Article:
Canada would be well-advised to take a cue from other nations and do more to establish partnerships and requirements that better protect property owners in the event of an earthquake, says Veronica Scotti, president and CEO of Swiss Re Canada.
Compared to Canada, “you find countries like Chile, Japan, even Switzerland have more robust resilience mechanisms when it comes to big events,” Scotti told reporters following Swiss Re Canada’s 32nd Annual Canadian Outlook Breakfast Tuesday.
“Earthquake is very, very serious as a peril because it can strike within seconds and devastate and put the country back 10, 15 years,” she argued.
“It’s shocking to me that a country like Canada, that is aware of this exposure, is not doing anything to try and prepare better, frankly,” Scotti said.
“To say the least, it’s irresponsible of government not to try and put mitigating (measures in place).” Consider, for example, what could happen to homeowners following a quake that affects not only the land, but also their property, perhaps irreparably. “If the land is no longer suitable for building, or if you can’t access it, the value goes down,” she said.
Veronica Scotti, President and CEO of Swiss Re Canada
Individuals and families will be on the hook, the situation will be extremely distressing for them, they may be displaced or even out of work depending on the quake’s location and impact on infrastructure and services, Scotti (pictured left) told reporters.
“You don’t know when you will be able to reoccupy your property, if ever, so you’ll have that uncertainty. On top of that, you’ll have to pay for a house that is no longer there because that’s your financial obligation vis-à-vis the bank,” she pointed out.
Scotti argued there are measures that are not “super-expensive,” but that can be taken to help better protect homeowners.
“If there was participation between the government saying, ‘Let me help you put programs in place, which help people bridge the financial cost of getting protection. Let’s incent the banks to actually extend that protection, or work with insurance companies for that protection,” she pointed out.
“This can be done. It’s being done so effectively elsewhere, so I think it’s a matter of will,” Scotti maintained.
Looking beyond individual property owners, though, a major earthquake “could have contagion effect within the (insurance) industry in Canada” and “could actually take companies down,” she cautioned.
Should such a quake occur, “infrastructure is going to be down, hospitals are going to be down. These are all uninsured assets,” she told reporters.
And, again, the effect on mortgage books could be wide-ranging. These books “are so essential to the functioning of our society and it affects households,” Scotti said.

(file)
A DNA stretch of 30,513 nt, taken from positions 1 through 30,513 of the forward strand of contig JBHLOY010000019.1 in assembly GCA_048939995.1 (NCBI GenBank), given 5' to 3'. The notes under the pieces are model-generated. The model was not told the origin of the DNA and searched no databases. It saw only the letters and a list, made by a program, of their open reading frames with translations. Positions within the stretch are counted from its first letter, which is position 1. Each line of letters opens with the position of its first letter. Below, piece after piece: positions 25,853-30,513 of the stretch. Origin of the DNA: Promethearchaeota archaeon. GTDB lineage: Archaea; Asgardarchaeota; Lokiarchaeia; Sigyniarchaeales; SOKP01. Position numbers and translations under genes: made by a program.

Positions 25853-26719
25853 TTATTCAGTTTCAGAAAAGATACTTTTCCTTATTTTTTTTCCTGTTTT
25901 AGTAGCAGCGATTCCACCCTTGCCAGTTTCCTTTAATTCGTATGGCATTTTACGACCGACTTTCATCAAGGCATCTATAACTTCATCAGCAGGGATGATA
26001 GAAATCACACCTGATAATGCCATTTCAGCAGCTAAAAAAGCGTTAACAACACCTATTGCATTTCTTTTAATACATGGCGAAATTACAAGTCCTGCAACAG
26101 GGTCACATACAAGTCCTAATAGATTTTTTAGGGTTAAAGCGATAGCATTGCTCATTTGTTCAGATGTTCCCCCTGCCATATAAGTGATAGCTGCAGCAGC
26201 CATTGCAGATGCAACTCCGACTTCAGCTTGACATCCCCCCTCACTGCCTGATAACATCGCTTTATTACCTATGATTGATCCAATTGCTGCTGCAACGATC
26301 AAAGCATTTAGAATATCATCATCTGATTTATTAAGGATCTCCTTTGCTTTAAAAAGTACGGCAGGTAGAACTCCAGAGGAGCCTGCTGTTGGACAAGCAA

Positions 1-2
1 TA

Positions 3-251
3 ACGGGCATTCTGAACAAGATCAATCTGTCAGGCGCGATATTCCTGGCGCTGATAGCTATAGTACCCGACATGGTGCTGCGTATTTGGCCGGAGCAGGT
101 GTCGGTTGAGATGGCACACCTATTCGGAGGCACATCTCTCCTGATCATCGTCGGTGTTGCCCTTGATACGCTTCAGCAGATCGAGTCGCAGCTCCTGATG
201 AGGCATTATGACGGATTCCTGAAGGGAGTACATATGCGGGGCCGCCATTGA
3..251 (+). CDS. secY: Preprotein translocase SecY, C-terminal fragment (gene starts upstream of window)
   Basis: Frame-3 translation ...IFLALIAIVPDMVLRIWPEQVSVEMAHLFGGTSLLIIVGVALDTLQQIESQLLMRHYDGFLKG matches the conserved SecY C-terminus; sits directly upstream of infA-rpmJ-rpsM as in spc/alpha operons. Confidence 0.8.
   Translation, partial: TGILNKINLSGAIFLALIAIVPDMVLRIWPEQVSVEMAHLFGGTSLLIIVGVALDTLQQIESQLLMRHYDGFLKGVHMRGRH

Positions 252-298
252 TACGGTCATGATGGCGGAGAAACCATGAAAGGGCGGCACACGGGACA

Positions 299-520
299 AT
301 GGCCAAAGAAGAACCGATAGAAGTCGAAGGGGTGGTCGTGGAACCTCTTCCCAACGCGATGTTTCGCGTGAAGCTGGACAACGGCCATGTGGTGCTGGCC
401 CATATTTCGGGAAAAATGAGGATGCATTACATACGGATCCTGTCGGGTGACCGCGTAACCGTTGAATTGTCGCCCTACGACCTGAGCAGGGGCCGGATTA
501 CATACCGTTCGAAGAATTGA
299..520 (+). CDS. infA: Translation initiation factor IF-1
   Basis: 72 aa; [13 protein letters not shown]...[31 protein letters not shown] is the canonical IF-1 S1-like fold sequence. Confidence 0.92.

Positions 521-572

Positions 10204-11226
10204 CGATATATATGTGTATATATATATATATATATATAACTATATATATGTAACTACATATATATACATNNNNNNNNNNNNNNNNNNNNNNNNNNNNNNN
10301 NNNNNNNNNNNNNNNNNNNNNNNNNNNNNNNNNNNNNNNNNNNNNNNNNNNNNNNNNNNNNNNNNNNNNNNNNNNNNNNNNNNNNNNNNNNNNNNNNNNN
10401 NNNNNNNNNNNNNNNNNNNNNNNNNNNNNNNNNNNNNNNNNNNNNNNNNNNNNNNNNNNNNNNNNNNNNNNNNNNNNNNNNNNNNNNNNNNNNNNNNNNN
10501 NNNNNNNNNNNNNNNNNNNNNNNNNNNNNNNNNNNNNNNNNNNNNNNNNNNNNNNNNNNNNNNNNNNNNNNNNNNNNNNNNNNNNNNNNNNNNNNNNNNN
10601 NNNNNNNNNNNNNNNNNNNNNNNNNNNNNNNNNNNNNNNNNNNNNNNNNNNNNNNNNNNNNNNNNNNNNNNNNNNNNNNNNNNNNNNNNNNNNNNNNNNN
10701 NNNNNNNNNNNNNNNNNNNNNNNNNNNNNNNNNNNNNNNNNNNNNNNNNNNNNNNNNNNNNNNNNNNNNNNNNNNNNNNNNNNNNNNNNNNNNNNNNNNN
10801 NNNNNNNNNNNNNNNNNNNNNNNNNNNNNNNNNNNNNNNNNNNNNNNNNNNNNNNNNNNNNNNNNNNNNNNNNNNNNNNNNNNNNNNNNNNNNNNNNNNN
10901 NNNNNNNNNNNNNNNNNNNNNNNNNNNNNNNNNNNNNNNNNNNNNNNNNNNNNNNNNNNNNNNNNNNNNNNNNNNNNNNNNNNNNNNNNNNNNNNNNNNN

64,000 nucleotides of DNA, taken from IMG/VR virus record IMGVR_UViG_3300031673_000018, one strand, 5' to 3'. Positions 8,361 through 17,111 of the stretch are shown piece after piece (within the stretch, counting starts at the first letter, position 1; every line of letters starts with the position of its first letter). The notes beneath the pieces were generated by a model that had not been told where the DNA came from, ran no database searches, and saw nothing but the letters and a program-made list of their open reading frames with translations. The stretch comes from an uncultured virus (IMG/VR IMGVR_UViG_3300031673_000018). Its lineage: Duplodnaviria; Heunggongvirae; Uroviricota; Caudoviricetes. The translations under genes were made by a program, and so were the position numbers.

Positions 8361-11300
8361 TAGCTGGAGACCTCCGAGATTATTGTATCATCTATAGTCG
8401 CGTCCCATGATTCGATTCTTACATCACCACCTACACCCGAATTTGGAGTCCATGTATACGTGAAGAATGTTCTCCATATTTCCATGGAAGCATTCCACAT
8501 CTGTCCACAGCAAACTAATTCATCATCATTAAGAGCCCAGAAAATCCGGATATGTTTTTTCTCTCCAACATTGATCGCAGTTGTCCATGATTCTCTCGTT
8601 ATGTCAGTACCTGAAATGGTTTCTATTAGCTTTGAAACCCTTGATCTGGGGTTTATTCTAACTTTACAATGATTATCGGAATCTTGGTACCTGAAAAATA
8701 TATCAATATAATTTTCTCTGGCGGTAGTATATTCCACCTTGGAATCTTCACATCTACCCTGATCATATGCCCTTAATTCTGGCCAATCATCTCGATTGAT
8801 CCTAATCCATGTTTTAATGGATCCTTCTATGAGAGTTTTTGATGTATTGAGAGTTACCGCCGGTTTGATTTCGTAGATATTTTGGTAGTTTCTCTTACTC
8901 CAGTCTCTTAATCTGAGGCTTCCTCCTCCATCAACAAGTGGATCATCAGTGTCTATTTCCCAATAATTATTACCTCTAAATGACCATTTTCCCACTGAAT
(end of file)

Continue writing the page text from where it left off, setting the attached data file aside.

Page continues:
“As an industry, we need to start and further discussions about mortgage insurance that cover homes, as well as property,” Scotti told attendees earlier during her prepared remarks.
Noting that only about 10% to 20% of a mortgage’s value is tied up in the actual home, “what happens if a homeowner experiences soil liquefaction and there is widespread property damage? Right now, there is no clear answer on who carries that risk,” she said.
“Let’s equip our agents to ask the right questions and have the discussion with customers about their earthquake risk. Let’s help people understand the costs of insuring their homes and what’s covered. Let’s make products that are simple with clear policy wording,” Scotti emphasized.
Moses Ojeisekhoba, CEO of Reinsurance for Swiss Re
Should a big event – perhaps with a “200-year return period, a 250-year return period, a 500-year return period” – happen in Canada, “is there sufficient protection?,” said Moses Ojeisekhoba (pictured right), Swiss Re’s CEO of reinsurance.
“Is the government sufficiently prepared? Is the population sufficiently prepared?,” Ojeisekhoba asked reporters.
Looking at Canada and elsewhere, “I think the answer in most places is that’s not the case.”
It is important to remember “the difference between a disaster of that sort happening and you waiting for the government to try and bail you out in the period of time it takes for them to help you build and for you to try and get your life back together is not quite 100%,” he pointed out.
Noting that the process is cumbersome, taking years, governments will tend to spend most of their time on post-disaster relief as opposed to mitigation, Ojeisekhoba said.
To help enhance mitigation efforts, he suggested two things can be done. “One, you do different things to try to mitigate, where you can actually mitigate; the other is you put in place products that allow you to get back on your feet much quicker,” he said.
“That has a direct correlation with economic activity in the respective locations that these disasters hit,” Ojeisekhoba added.
“Governments need to respond swiftly in the wake of a disaster, when infrastructure is compromised,” Scotti told attendees.
“Pre-disaster financing is often a viable solution. It makes funds immediately available to activate emergency responders and speed recovery. Without this type of financing, the cost of recovery is borne by the taxpayer to make up revenue shortfalls, and other critical services are often reduced or eliminated,” she noted.
There is a ‘consumer disconnect in Canada, whereby “people assume their homeowners policy covers earthquake and there’s a misunderstanding that the government will come to the rescue, but we all know funds are limited,” Scotti said.
With that in mind, she said Swiss Re is scheduled to release a report on Canada’s earthquake risk sometime during 2017 Q2.
Beyond illustrating “the magnitude of the peril in hopes of rallying stakeholders to take concrete steps,” Scotti said, “the report will look at government intervention in past disasters, showing us possible best practices as well as pitfalls to avoid.”